PLE as operationalized by the psychotic-like SPQ subscales and the PAGE-R subscales OB, DAP, and HAP were correlated in order to check for excessive collinearity (Field, 2009). Further, in order to test the hypotheses that (1) most PLE are positively associated with other subclinical symptoms whereas (2) magical ideation, paranormal beliefs, and odd beliefs are negatively associated with physical anhedonia, all measures for PLE were correlated with negative-like symptoms, affective symptoms, and other subclinical symptoms. We applied Spearman's correlations, as most variables were ordinal and not normally distributed. We corrected for multiple comparisons using the False Discovery Rate (FDR) algorithm by Benjamini and Hochberg (1995).
Hierarchical multiple linear regression analyses were applied to detect specific associations between different types of PLE (predictors) and outcome variables related to negative-like symptoms (PAS, SPQ no close friends, and constricted affect), affective symptoms (SCL-90-R anxiety, phobic anxiety, obsessive-compulsive, somatization, SPQ social anxiety, and SCL-90-R depression) and other co-occurring symptoms (SCL-90-R interpersonal sensitivity, emotional instability, unspecific symptoms). The MIS was not used as a predictor in the regression models as it includes several different constructs (Vyse, 1997). The control variables age, sex, and educational achievement were entered as predictors in the first block and the psychotic-like subscales of the SPQ followed in the second block. The novel PAGE-R subscales OB, DAP, and HAP (Unterrassner et al., 2017) were added in a third step to test whether they explained variance in addition to the well-established SPQ subscales. All variables were z-standardized in order to make them directly comparable. The predictors were grand mean centered to reduce collinearity. Cases with a standardized residual above absolute 3.29 were removed because values exceeding this threshold are very unlikely to happen by chance in an average sample (Field, 2009). Moreover, the influence of these cases in the resulting regression model may be too strong, especially at smaller sample sizes. Outliers were removed from the models predicting constricted affect (1), phobic anxiety (5), obsessive-compulsive (3), somatization (1), interpersonal sensitivity (2), anger-hostility (7), and additional items (1). Further tests indicated that multicollinearity among predictors was not a concern (r < 0.80; tolerance > 0.1; VIF < 10; Myers, 1990; Menard, 1995; Field, 2009) and the data met the assumptions of independent errors (Durbin-Watson value < 3 and >1) and non-zero variances in all models. The scatterplot of standardized predicted values showed that the data met the assumptions of homogeneity of variance and linearity in all cases (Field, 2009). We corrected for multiple comparisons using the FDR algorithm by Benjamini and Hochberg (1995).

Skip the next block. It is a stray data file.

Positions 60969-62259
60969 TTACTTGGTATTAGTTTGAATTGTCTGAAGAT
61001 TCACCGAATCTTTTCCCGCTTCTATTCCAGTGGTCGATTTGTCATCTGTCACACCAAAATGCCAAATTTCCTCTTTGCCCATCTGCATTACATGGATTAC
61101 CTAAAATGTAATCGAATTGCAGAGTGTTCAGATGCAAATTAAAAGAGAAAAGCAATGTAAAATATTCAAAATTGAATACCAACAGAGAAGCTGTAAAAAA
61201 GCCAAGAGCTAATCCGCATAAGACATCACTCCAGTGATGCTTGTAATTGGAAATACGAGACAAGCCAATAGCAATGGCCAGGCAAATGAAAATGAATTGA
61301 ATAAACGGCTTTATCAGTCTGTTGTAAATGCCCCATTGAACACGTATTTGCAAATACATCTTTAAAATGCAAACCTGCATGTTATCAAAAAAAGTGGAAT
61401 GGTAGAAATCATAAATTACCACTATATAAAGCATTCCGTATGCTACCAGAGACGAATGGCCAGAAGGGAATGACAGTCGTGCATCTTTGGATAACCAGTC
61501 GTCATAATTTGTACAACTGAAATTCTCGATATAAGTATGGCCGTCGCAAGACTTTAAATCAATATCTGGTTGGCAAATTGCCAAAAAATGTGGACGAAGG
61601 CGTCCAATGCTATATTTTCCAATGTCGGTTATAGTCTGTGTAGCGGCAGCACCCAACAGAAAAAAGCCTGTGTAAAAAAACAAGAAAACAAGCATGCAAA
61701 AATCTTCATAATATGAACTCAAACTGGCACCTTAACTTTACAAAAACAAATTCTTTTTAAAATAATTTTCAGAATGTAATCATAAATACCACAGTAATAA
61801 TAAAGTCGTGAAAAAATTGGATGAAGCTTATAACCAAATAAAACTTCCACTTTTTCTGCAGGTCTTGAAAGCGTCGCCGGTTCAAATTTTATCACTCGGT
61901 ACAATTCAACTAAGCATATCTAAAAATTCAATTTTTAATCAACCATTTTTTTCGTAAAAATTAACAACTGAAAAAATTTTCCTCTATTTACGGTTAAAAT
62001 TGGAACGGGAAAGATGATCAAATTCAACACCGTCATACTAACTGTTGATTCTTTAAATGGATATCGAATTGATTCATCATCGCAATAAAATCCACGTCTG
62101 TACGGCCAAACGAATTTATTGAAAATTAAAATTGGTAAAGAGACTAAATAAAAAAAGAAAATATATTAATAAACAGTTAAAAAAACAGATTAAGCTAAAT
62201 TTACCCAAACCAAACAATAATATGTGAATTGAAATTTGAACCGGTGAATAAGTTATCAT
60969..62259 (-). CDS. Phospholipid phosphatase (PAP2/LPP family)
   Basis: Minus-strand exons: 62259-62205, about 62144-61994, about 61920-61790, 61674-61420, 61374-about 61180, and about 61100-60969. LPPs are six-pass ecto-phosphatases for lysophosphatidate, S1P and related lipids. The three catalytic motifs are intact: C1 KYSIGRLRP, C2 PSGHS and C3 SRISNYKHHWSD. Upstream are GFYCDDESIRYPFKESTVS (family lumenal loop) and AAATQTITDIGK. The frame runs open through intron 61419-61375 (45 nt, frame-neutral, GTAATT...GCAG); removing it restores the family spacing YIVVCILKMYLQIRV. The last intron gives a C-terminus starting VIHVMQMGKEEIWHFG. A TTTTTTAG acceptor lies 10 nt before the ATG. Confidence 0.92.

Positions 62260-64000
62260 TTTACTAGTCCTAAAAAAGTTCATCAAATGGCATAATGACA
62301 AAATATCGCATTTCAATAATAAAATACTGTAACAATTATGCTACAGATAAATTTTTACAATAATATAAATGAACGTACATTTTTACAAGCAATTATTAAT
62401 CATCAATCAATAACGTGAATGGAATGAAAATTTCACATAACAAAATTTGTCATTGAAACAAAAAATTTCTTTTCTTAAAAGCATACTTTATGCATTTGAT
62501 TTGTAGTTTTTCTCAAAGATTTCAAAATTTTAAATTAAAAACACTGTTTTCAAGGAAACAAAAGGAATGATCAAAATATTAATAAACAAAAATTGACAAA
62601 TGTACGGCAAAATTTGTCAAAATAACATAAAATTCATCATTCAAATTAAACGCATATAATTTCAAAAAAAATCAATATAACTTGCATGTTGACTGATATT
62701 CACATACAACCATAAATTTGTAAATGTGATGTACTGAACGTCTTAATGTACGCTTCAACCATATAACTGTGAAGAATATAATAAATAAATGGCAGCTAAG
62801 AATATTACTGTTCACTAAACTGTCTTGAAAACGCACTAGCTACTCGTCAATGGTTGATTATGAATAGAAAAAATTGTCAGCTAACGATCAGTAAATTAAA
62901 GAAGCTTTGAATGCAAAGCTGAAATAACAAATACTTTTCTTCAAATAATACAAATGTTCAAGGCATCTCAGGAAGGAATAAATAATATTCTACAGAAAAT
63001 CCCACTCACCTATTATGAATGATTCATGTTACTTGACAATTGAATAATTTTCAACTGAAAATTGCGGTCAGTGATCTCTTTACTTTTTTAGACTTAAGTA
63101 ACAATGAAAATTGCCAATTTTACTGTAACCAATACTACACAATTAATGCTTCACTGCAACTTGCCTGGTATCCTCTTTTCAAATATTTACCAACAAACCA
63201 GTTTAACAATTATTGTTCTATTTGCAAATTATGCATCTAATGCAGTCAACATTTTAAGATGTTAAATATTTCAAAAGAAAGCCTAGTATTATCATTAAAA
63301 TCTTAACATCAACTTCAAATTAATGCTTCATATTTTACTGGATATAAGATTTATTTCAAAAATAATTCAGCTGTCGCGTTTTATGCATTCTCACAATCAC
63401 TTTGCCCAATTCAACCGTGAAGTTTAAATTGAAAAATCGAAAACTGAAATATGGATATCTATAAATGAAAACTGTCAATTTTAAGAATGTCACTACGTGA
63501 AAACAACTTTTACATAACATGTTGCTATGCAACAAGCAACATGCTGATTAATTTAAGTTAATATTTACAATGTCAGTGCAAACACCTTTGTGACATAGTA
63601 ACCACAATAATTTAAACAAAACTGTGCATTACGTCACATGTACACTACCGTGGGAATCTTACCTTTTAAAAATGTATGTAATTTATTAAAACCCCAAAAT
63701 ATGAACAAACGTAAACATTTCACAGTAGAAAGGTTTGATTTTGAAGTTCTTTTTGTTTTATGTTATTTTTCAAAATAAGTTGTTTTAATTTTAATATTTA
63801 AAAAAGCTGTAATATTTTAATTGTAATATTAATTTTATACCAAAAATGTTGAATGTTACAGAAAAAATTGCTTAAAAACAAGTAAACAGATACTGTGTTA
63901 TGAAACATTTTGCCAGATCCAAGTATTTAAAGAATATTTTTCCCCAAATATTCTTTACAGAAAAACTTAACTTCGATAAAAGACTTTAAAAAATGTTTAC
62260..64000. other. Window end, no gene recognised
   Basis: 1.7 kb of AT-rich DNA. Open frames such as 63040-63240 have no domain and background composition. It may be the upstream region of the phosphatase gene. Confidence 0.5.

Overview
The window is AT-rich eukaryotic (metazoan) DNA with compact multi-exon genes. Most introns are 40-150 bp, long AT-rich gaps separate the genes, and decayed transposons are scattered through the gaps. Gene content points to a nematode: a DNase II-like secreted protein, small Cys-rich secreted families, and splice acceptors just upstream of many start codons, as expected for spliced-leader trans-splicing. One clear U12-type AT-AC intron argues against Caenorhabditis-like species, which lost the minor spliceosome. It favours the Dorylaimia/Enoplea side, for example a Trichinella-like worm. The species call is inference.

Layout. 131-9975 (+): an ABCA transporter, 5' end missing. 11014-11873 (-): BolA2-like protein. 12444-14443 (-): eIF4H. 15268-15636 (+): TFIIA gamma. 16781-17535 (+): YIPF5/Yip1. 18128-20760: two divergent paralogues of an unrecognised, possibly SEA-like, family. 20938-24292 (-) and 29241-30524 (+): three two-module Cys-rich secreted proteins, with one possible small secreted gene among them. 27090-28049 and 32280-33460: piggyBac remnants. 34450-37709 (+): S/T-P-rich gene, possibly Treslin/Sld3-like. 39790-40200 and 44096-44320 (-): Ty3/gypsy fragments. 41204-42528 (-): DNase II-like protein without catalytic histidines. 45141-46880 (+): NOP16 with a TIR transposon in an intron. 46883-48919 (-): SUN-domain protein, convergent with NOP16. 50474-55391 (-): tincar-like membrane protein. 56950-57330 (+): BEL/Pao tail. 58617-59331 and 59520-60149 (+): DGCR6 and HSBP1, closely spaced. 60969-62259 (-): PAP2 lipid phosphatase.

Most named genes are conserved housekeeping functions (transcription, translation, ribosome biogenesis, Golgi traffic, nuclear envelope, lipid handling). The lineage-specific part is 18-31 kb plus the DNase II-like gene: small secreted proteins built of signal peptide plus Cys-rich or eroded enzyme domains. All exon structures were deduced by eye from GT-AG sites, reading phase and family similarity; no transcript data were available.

The descriptive statistics of the psychometric instruments are presented in Table 1. We reported some of the correlational analyses already earlier (Unterrassner et al., 2017). These included correlations of the psychotic-like SPQ subscales and the PAGE-R subscales with physical anhedonia, no close friends, constricted affect (Table 2), and social anxiety (Table 3). Moreover, the correlations between psychotic-like SPQ subscales and PAGE-R subscales (Supplementary Table 2).
Correlational Analysis of Psychotic-Like Experiences (PLE)
As reported earlier (Unterrassner et al., 2017), all PLE were positively associated ranging from weak to strong correlations (see Supplementary Table 2, for the correlation matrix). The weakest correlation was detected between paranormal beliefs and suspiciousness (rs = 0.19, p = 0.006, 95% CI [0.05, 0.32]). The strongest correlation was found between paranormal beliefs and odd beliefs (rs = 0.69, p = 0.000, 95% CI [0.61, 0.75]).
Correlational Analysis of PLE with Negative-Like Symptoms, Affective Symptoms, and Other Subclinical Symptoms
PLE were tested for significant associations with negative-like symptoms, affective symptoms, and other subclinical symptoms (interpersonal sensitivity, emotional instability, unspecific symptoms). For overview purposes the correlational analyses were grouped into negative-like symptoms (see Table 2, for the correlation matrix), affective symptoms (see Table 3, for the correlation matrix), and other subclinical symptoms (see Table 4, for the correlation matrix). Unless otherwise stated, correlations referred to hereafter were positive.